Traffic Congestion

January 26, 2018 • Volume 28, Issue 4
Would new roads ease gridlock?
By David Hosansky


Traffic crawls along in Chicago on the day before Thanksgiving (Cover: Getty Images/NurPhoto/Patrick Gorski)
Traffic crawls along in Chicago on the day before Thanksgiving, Nov. 22, 2017. Traditional congestion solutions, such as building more highways, typically provide only temporary relief. Some transportation analysts say the answer is raising gasoline taxes or imposing more tolls. Others see hope in technological advances such as self-driving cars. (Cover: Getty Images/NurPhoto/Patrick Gorski)

Traffic congestion is a perennial but growing problem in the United States, frustrating motorists, wasting time and fuel and costing drivers, cities, employers and others nearly $300 billion a year in direct and indirect costs. The average rush-hour commuter spends about 42 hours per year — the equivalent of a week's work — sitting in traffic. Traditional solutions, such as expanding roads or building public transit systems, have had only a limited impact. Almost as soon as traffic flows more freely, experts say, more drivers take to the roads, boosting traffic until it backs up again. Some transportation analysts believe raising gasoline taxes or imposing more tolls might deter drivers, but such proposals spark political resistance. Eventually, technological advances such as self-driving cars may make traffic more manageable. Meanwhile, the Trump administration and Congress are gearing up for a major debate over a $1 trillion plan to rebuild the nation's aging roads, highways, bridges and other infrastructure, which some say would help ease congestion.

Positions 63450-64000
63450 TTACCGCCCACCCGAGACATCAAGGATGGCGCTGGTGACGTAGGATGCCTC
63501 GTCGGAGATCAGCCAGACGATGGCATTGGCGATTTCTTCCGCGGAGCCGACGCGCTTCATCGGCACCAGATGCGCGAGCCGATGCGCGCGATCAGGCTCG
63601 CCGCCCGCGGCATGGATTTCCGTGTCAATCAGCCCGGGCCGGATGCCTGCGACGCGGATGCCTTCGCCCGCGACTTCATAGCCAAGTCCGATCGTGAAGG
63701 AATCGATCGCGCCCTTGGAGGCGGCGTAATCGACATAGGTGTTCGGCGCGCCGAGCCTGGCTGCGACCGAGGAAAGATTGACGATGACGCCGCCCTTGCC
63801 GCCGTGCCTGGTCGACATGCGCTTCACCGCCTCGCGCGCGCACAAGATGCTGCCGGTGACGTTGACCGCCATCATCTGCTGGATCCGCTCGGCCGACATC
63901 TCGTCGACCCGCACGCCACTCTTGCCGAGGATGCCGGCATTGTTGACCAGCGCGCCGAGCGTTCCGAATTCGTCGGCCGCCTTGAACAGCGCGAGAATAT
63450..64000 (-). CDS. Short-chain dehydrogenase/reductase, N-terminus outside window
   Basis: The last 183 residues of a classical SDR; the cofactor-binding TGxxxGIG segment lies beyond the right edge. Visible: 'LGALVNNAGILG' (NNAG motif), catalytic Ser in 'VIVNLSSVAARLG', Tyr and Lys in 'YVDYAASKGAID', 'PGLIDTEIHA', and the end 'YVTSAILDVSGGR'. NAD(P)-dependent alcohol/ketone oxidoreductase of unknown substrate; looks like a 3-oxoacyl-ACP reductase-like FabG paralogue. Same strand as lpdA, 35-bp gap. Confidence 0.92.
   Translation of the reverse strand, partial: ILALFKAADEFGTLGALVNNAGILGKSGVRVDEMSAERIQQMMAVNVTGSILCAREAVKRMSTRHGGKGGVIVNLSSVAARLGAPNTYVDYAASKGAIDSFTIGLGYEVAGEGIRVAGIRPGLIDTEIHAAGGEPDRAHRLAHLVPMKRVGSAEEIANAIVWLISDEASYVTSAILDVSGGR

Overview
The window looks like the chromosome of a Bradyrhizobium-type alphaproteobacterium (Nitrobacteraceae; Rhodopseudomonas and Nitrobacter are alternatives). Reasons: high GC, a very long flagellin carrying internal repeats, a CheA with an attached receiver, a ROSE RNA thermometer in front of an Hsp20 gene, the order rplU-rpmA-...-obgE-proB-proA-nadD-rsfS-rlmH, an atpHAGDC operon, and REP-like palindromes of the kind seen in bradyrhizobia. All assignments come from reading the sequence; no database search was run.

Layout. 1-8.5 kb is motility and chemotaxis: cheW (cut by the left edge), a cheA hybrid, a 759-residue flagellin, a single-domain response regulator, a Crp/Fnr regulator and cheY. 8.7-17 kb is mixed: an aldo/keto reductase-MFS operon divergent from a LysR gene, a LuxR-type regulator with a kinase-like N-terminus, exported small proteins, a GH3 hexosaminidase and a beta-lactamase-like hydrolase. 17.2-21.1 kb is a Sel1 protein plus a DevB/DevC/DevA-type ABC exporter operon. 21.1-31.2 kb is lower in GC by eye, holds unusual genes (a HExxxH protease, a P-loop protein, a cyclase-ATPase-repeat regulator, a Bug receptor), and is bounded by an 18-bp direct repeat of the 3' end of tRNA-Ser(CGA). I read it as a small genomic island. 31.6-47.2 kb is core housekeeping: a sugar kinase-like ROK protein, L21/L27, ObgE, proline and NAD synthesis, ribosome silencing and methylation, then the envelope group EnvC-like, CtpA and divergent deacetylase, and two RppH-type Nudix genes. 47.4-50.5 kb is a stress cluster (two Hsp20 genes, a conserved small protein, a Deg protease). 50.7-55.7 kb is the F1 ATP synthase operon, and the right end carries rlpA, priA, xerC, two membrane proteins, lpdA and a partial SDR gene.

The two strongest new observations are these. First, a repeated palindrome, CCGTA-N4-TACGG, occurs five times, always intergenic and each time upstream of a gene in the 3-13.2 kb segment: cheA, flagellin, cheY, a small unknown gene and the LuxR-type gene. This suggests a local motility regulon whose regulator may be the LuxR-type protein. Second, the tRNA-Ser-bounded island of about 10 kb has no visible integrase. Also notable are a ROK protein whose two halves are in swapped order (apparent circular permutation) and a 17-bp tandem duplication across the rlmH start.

ISSUE TRACKER for Related Reports
Traffic Congestion
Jan. 26, 2018  Traffic Congestion
Aug. 27, 1999  Traffic Congestion
May 06, 1994  Traffic Congestion
Jun. 03, 1988  Gridlock in Suburbia
Feb. 08, 1961  City Traffic Congestion
Budget and the Economy
Motor Traffic and Roads
Motor Vehicle Industry
Motor Vehicles
Privatization of Government Functions
Public Transportation
Regional Planning and Urbanization